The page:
There is a treasure trove of archaeological wonders in the Eastern seaboard of Sri Lanka and one specific location is the Kuchchaveli,  Pulmoddai and Tiriyaya district of Trincomalee. And that brief introductory line is the genesis of this article.

I walked through the desolate track through patches of thick shrub and dense forest, my curiosity aroused by some stone slabs and granite pillars which lay scattered in disarray on the forest floor. Ocassionally I came across ancient brickwork which I surmised may have once been part of a wall. The villagers in the area told me that further on, in deep jungle there were statues of the Buddha badly damaged. This did not surprise me because there is an inscription that this whole area was occupied by members of the Buddhist clergy since the 3rd century B.C. It was late in the evening and having been warned that leopard and bear were seen in the vicinity, I ventured no further.  I was in Kuchchaveli about 14 miles from Trincomalee, on the Trincomalee – Pulmoddai road. On one side lay the ocean, and on the other the jungle, bisected by the road. The jungle track which I was on branched off the main road.

The year was 1974, and I was employed at Nilaveli Beach Hotels Limited. It was the year the hotel opened for business. Whenever I had time off I would visit this area and heal my soul in the silence and solitude of this place which must have once been a place of spiritual grandeur. To the best of my knowledge these ruins were never classified and no archaeological excavations were undertaken. The intervening ethnic conflict made this task impossible. My heartache then was that these ruins would surrender to the grip of the strangling jungle. Reclaiming them for posterity was a forlorn hope. My heartbreak today 44 years later from a different time and place, is that they may have disappeared from the pages of our history forever.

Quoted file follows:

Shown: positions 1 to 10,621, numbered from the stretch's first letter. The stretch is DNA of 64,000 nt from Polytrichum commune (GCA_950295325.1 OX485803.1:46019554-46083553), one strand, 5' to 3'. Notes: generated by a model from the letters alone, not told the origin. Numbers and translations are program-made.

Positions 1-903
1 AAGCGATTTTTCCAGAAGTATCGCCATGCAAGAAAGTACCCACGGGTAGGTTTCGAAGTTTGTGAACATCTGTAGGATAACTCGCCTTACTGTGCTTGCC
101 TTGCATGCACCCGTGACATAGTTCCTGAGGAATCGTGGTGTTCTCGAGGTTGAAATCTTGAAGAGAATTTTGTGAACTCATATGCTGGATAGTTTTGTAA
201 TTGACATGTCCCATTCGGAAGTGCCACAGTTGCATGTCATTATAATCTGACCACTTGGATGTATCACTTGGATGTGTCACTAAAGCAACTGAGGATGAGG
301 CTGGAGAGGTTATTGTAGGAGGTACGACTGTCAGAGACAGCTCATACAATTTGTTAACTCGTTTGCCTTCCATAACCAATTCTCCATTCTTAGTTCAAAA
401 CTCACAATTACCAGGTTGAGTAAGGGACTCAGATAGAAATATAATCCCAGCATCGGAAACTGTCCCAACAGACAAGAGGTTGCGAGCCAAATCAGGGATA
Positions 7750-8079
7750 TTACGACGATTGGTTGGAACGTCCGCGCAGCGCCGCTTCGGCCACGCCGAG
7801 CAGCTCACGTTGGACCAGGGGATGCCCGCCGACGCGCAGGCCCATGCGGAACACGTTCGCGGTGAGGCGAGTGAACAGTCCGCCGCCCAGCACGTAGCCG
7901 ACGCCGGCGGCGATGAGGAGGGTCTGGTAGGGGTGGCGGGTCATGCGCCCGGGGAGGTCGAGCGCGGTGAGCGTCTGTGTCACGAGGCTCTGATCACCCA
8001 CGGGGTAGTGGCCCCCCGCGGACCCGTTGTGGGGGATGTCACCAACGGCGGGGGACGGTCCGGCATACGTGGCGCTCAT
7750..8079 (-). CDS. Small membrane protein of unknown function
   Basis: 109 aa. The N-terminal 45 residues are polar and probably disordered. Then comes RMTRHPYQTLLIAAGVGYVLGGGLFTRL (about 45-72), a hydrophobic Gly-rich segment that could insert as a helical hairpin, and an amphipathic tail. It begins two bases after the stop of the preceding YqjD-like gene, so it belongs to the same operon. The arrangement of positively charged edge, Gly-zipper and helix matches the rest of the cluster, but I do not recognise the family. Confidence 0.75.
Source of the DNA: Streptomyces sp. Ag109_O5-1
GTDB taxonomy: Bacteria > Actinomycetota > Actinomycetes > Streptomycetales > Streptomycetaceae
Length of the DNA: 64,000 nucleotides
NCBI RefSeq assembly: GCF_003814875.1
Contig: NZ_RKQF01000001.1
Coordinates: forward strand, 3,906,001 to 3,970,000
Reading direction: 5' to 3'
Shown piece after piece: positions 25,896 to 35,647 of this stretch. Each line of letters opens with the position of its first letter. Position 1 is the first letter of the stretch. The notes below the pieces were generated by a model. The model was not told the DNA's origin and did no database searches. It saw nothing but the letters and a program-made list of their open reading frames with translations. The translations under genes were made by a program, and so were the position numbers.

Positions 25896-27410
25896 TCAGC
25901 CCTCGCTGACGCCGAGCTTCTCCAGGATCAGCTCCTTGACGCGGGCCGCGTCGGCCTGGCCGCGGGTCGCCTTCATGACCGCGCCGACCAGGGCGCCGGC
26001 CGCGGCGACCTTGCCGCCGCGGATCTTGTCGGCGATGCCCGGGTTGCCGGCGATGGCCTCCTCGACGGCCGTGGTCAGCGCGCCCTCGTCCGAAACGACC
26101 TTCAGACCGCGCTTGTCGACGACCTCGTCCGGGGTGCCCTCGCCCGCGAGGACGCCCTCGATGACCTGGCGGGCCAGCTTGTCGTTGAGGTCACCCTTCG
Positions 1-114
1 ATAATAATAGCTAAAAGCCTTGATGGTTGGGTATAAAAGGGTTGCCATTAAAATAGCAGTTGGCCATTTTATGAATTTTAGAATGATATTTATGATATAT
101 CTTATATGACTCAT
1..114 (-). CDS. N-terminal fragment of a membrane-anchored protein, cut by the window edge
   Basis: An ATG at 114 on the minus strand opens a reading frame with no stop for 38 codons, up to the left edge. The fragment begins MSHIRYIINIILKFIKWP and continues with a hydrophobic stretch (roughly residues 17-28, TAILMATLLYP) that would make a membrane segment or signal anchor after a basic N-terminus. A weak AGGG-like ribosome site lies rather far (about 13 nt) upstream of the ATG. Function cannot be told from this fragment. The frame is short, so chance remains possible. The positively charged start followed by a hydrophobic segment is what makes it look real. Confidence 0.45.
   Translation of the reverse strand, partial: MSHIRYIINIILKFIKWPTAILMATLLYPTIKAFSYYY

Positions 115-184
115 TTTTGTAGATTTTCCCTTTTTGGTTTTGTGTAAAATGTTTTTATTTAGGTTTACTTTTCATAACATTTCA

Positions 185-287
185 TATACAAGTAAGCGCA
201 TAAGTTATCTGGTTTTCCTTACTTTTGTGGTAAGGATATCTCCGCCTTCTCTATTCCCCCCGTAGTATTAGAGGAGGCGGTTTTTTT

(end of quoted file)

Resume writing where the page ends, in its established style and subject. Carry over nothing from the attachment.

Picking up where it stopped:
Fortunately, there is one special treasure which has been restored and will forever have a special place in my heart. This is the TIRIYAYA VATADAGE, a further twenty four miles from Nilaveli. Historically the Vatadage has been dated to the 7th century A.D. although there is a brahmin inscription which states that the Buddhist clergy occupied this site since the 3rd century B.C. What is most important is that there is a record of two merchants named Tapassu and Bhalluka who visited Tiriyaya during Lord Buddha’s lifetime and enshrined hair relics of the Buddha at this shrine. I visited Tiriyaya often. Surrounded by thick forest the Vatadage stood majestic in beautiful countryside. The total isolation and solitude of the place was interrupted by sweet birdsong and the sounds of the forest, which enriched its spiritual atmosphere. I would spend hours here listening to the music of the wind and the sounds of silence. Inspired by the fact that this shrine could be traced back to the lifetime of the Buddha, I left each time, enriched in spirit with a deeper level of consciousness which enabled me to see and understand life more clearly. My fervent hope is that this sacred shrine is well preserved as it was when I first visited it over thirty years ago and has not suffered any damage in the ethnic conflict. In the Kuchchaveli area there are caves along the seashore with Brahmin inscriptions dating from the 3rd century B.C. There had to be a centre of learning, perhaps even some monasteries in the vicinity. Given the vagaries of the weather, I fear these inscriptions will be lost forever.